Last Updated on
Posts may be sponsored. This post contains affiliate links, which means I will make a commission at no extra cost to you should you click through and make a purchase. As an Amazon Associate I earn from qualifying purchases.
What is a Seder dinner? was one of the first questions I heard from my son when I told him we were attending. The festival Passover (or Pesach) is a festival that celebrates God’s deliverance of the Hebrews from slavery in Egypt. Passover is a seven-day celebration that includes the Feast of Unleavened Bread and the Seder which is a communal meal.
What Is A Seder Dinner?
The Seder is generally a meal celebrated with family and friends. In Jewish homes, it is usually a huge feast with food, games for the kids and a time to retell the story of the exodus from Egypt. There is a specific order to the service and meal that includes what is eaten and the order that the story is told.
What can I expect at a seder?
So, if you’re curious about what is a seder dinner, keep reading. We celebrate the Seder at our church as a communal meal with our Pastor leading the Seder service. However, there are roles that other church members play as well. Traditionally, the mother of the family lights the candles that start the celebration. In our church, one of the women parishioners lights the candles. There are four questions that the youngest child asks about what the different elements of the Seder meal mean with the father responding.
What is on the seder plate and what does it symbolize?
The first night of Passover is the Feast of Unleavened Bread. The second night of Passover is the Seder meal. The second night is also known as Pentecost in the Christian religion. There are differences in how the Seder is celebrated in the Jewish faith and the Christian faith. My experiences are from the Christian point of view.
What is a seder dinner menu?
So, what does the Passover meal consist of? The Seder meal consists of:
- Birkat Ha’Ner – Lighting of the Candles
- Kaddesh – The Cup of Salvation (John 15:1-8) Grape juice since we do not drink
- U-r’chatz – Washing of the hands (Exodus 30:18) Done in our congregation by our teens
- Karpas – Rebirth & renewal (Psalms 126:5) Parsley or hyssop dipped in saltwater
- Yachatz – Breaking of Bread (Luke 22:19) Unleavened bread (Matzoh)
- Maggid – The Cup of Deliverance (John 8:32) Grape juice
- Rachtzah – Second washing of hands & blessing of the meal
- Motzi – Blessing for the bread (Luke 22:19)
- Matzah – Break, share, and eat the bread (1st Corinthians 11:23-24) The Communion bread
- Maror – Bitter Herbs (for us scallions) with Charoset (a mixture of nuts, fruits, and herbs) Represents the bitterness of life before Christ and the antidote (Christ)
- Korech –
- The Haleel Sandwich. Represents Jesus’ sacrifice on Good Friday and His resurrection on Sunday. You put horseradish on one end of a broken Matzah and Charoset on the other end. You eat as much of the horseradish as you can tolerate before eating the Charoset. Note, it’s particularly fun to watch your son take a HUGE bite of the horseradish and turn purple during this part of the Seder.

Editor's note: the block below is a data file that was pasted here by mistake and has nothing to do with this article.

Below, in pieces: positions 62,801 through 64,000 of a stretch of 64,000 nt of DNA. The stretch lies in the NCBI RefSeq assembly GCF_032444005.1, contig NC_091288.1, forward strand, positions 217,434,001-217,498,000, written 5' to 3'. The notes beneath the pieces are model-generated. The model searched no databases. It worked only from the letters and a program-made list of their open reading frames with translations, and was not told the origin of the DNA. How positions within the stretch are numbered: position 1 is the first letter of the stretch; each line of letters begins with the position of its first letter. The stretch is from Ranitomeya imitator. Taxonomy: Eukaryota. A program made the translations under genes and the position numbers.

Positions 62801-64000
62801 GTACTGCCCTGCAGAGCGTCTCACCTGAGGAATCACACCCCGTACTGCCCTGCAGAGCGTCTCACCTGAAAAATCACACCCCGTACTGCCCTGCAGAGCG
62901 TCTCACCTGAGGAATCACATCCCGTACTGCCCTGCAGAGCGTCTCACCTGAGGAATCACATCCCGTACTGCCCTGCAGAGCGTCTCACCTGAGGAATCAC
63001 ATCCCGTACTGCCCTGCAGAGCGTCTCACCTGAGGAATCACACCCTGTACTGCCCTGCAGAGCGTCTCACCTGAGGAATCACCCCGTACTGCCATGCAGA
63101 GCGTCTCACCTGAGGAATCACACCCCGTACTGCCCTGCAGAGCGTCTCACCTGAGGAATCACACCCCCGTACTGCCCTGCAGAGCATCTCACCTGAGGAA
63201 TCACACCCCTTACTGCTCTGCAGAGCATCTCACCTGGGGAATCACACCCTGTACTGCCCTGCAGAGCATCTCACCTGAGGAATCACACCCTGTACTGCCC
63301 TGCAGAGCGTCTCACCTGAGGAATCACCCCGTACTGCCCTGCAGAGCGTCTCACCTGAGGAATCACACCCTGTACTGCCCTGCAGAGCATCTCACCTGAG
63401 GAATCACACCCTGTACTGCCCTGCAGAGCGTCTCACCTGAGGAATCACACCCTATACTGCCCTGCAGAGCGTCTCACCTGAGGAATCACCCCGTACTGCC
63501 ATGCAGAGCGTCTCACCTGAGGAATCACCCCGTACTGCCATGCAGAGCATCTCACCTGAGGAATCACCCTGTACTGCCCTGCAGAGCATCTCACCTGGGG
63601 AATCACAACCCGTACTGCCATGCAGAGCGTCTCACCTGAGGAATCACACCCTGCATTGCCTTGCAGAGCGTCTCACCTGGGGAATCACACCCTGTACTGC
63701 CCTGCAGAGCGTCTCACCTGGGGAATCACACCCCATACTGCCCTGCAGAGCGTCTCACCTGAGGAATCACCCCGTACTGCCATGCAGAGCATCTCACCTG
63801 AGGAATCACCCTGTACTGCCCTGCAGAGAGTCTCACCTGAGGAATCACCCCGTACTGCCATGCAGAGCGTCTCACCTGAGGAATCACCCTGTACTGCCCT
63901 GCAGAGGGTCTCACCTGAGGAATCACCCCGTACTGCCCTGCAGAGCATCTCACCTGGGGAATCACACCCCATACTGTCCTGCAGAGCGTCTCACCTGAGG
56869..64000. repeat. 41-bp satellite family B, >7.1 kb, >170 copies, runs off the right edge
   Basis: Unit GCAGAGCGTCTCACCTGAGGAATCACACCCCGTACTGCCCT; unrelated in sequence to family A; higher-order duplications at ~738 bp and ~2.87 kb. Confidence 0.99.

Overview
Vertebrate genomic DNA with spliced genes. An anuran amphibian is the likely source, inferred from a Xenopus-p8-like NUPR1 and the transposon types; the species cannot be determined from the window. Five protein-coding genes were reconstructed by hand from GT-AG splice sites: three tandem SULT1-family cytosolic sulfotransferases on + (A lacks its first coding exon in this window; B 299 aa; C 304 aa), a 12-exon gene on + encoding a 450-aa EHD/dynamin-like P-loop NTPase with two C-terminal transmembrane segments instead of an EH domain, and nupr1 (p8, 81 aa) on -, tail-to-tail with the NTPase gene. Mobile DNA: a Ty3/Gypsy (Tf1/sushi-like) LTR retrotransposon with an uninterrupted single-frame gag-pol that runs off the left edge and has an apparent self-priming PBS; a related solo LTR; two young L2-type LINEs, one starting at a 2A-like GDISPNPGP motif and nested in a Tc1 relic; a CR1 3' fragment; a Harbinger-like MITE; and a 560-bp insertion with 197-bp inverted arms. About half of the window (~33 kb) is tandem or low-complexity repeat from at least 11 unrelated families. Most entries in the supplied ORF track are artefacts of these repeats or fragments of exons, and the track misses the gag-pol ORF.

- Eating of the Egg. A hard-boiled egg (or deviled egg for some) represents the suffering and oppression in Egypt. Everything else in water softens but the egg gets harder, like the Israelites. It also symbolizes the new life we have in Christ.
- Explanation of the shank bone (of a lamb). Reminds us that there was blood sacrificed to save our lives (Hebrews 9:22)
- Shulchan Orech – Eating the Lord’s Supper. For us, a communal potluck where everyone brings a dish to share.
- Tzafun – Earlier in the ceremony, part of the broken Matzah is hidden (the Afikoman). At this time, the children search for the Afikoman. This symbolizes Jesus’ resurrection from the dead. Those who find him have riches of everlasting life. It’s also the time when the children receive a ton of Easter candy and run around and play in our service.
- Barech – The Cup of Elijah (Luke 22:20) When Jesus drinks from the cup never drank from before. It is the new covenant that represents Jesus’ blood, that was shed for us.
- Hallel – The Cup of Joy (Revelations 19:9) Represents the marriage we look forward to in Heaven.
- Nirtzah – The Song of Praise (Revelations 21:3) All is accepted. Blessed is He who comes in the name of the Lord!
I hope that this helps answer the question of What is a Seder dinner for you. I know that there are many differences in how the various religions celebrate but this is how we do it. I’d love to hear how you celebrate in your home.
Ellen is a busy mom of a 22-year-old son and 27-year-old daughter. She owns 5 blogs and is addicted to social media. She believes that it doesn’t have to be difficult to lead a healthy life. She shares simple healthy living tips to show busy women how to lead fulfilling lives. If you’d like to work together, email email@example.com to chat.